Facebook's Future Success Lies in Mobile
Tony is a member of The Motley Fool Blog Network -- entries represent the personal opinion of the blogger and are not formally edited.
Traders buying Facebook (NASDAQ: FB) looking for a quick pop have certainly been disappointed. But what about longer-term investors? Is Facebook a company worth owning? The answer may lie in whether the company is able to come up with a mobile strategy.
On the surface, Facebook looks like a web powerhouse, with hundreds of thousands of apps and sites building on its social network site. But in the mobile world, it looks like just another applications developer. And one that, like others, is dependent on platforms owned by Apple or Google for distribution. Facebook management has recognized this and has made some moves including a series of acquisitions and a new app store as part of its attempt to adapt to the mobile device world we live in.
Data from research firm Gartner reinforces the idea that Facebook had better adapt and quickly if it is to be a profitable company. It estimates that revenue from non-mobile social media will climb to $10.2 billion in 2015 from the $1.3 billion level in 2010. But mobile social media revenue is forecast to rise to $29.1 billion in 2015 from $7.3 billion in 2010.
Clearly mobile social media is a sector in which Facebook has to become a major player. Facebook itself admitted before the IPO that growth in advertising sales isn't keeping pace with the gains in the number of users, many of which are logging on via mobile devices. Facebook sent more than 160 million visitors to mobile apps in April 2012 alone! This is a colossal opportunity for the company and it has to simply find a way to monetize those visitors.
One way Facebook can try to catch up fast in the mobile world is through acquisitions of companies rooted in mobile technology. It has already acquired mobile tech companies Tagtile and Glancee, not to mention Facebook's $1 billion offer for Instagram.
But of course, Facebook has to acquire the 'right' type of mobile technology companies from the myriad of choices out there. Many of these companies use the old-fashioned method of throwing a bunch of stuff against the wall and seeing what sticks. Mobile gaming companies, like Zynga (NASDAQ: ZNGA) and Glu Mobile (NASDAQ: GLUU) use that strategy. Zynga, with more than 290 million active users, spent over $56 million in the first quarter acquiring new users.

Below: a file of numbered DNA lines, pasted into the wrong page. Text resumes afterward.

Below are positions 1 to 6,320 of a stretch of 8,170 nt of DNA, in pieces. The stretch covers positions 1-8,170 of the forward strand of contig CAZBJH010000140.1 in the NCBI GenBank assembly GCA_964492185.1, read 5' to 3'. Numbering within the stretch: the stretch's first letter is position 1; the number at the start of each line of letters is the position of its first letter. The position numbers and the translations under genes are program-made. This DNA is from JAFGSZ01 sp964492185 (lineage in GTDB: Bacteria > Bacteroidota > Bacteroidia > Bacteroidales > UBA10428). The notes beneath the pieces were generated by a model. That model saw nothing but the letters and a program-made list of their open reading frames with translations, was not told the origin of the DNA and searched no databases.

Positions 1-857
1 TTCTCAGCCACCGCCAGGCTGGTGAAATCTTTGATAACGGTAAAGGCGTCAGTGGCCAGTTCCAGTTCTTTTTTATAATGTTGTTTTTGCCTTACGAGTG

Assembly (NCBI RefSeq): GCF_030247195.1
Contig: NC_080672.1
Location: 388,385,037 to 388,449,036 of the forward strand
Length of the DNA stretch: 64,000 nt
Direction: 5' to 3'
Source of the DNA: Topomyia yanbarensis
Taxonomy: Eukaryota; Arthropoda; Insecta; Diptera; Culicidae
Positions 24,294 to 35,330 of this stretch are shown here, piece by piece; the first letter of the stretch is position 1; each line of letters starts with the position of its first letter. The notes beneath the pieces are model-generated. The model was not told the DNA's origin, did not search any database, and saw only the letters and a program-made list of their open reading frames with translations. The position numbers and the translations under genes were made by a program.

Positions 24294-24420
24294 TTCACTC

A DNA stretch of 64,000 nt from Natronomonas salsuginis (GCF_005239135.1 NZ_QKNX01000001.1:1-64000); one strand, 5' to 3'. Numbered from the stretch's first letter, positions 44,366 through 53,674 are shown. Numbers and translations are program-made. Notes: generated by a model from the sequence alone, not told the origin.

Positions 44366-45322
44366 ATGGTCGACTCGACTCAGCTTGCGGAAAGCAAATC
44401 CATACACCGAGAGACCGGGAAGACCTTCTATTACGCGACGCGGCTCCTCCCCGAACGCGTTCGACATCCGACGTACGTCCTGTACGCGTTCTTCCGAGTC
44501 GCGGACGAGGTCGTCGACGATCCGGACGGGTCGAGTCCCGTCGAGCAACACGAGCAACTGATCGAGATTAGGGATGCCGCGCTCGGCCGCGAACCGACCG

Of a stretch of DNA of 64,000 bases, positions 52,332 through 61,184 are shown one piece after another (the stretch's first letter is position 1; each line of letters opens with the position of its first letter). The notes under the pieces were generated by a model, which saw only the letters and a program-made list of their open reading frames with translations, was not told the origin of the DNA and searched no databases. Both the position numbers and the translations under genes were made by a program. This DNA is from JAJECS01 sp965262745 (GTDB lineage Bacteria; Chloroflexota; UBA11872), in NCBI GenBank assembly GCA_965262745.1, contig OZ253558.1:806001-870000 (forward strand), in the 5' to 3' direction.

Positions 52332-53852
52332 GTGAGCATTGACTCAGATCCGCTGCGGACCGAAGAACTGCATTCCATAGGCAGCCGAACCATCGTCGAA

Glu Mobile is a leading global developer and publisher of “freemium” games for smartphones and tablets. Some of its most popular games are available now at the new Facebook App Center. It is well positioned in a market forecast to grow to $16 billion by 2015. But it still follows the strategy of building and hoping. Also think of the creator of the highly successful Angry Birds game, Rovio Entertainment. It was another 'build it and they will come' company that had a lot of losers before hitting upon Angry Birds.
It should be mentioned though that Zynga to date has been successful, providing Facebook with many of its most popular games including Farmville and CityVille. In fact, Zynga supplied Facebook with 12 percent of its revenues in 2011, its largest source of income.
Perhaps Facebook could look at mobile technology companies that are approaching the sector from a different angle using predictive analytics. That is finding a particular target audience, such as fans of a particular sports team, and building apps specifically for them.
One such company, out of several, doing that is a small company called Bitzio that has already surpassed the 40 million app download mark. Its entire strategy is centered around licensing media rights of sports and entertainment properties with millions of existing fans and then creating apps and web experiences for these fans. To execute its strategy, Bitzio recently acquired an award-winning animation studio and a mobile games developer.
Getting back to Facebook, making Facebook-friendly mobile apps could become even easier if the company decides to develop its own operating system as Apple and Google have done. Rumors of a “Facebook Phone” have been circulating for two years with even more recent rumors of Facebook buying Research in Motion. But obviously such undertakings would be risky for Facebook, especially considering its loss-making mobile business.
Or perhaps Facebook could look at payments as a solution to its mobile revenue problem. Some app developers have already told Facebook they would like to use its Credits virtual currency on mobile also. But Apple's App Store expressly forbids developers from using any other payment system than its own. And Google is not likely to be happy if Facebook moves to oust its payment system from Android applications.
So Facebook is left with a dilemma as to how to prosper in an increasingly mobile world. It's a problem the management needs to solve if the company is to survive and grow profitably in the years ahead.
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